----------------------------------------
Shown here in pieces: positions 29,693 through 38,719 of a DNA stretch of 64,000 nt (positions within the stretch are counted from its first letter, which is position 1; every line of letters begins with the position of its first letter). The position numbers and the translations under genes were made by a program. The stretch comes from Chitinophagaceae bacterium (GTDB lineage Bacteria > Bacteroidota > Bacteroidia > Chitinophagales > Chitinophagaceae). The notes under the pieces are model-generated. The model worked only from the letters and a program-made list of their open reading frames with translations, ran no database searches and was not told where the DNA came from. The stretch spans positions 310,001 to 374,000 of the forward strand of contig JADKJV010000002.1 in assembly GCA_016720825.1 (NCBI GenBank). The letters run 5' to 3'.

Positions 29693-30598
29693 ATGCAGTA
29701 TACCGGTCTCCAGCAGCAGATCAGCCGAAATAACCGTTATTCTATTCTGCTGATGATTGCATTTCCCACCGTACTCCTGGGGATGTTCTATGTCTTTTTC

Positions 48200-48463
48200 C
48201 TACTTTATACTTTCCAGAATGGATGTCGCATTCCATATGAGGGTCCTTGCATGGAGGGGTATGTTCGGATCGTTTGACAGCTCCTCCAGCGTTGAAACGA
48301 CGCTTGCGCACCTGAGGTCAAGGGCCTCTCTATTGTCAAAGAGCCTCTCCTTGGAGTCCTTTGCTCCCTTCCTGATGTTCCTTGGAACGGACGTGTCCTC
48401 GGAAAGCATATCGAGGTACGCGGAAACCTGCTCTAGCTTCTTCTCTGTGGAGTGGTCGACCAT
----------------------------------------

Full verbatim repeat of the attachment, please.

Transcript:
Shown here in pieces: positions 29,693 through 38,719 of a DNA stretch of 64,000 nt (positions within the stretch are counted from its first letter, which is position 1; every line of letters begins with the position of its first letter). The position numbers and the translations under genes were made by a program. The stretch comes from Chitinophagaceae bacterium (GTDB lineage Bacteria > Bacteroidota > Bacteroidia > Chitinophagales > Chitinophagaceae). The notes under the pieces are model-generated. The model worked only from the letters and a program-made list of their open reading frames with translations, ran no database searches and was not told where the DNA came from. The stretch spans positions 310,001 to 374,000 of the forward strand of contig JADKJV010000002.1 in assembly GCA_016720825.1 (NCBI GenBank). The letters run 5' to 3'.

Positions 29693-30598
29693 ATGCAGTA
29701 TACCGGTCTCCAGCAGCAGATCAGCCGAAATAACCGTTATTCTATTCTGCTGATGATTGCATTTCCCACCGTACTCCTGGGGATGTTCTATGTCTTTTTC

Positions 48200-48463
48200 C
48201 TACTTTATACTTTCCAGAATGGATGTCGCATTCCATATGAGGGTCCTTGCATGGAGGGGTATGTTCGGATCGTTTGACAGCTCCTCCAGCGTTGAAACGA
48301 CGCTTGCGCACCTGAGGTCAAGGGCCTCTCTATTGTCAAAGAGCCTCTCCTTGGAGTCCTTTGCTCCCTTCCTGATGTTCCTTGGAACGGACGTGTCCTC
48401 GGAAAGCATATCGAGGTACGCGGAAACCTGCTCTAGCTTCTTCTCTGTGGAGTGGTCGACCAT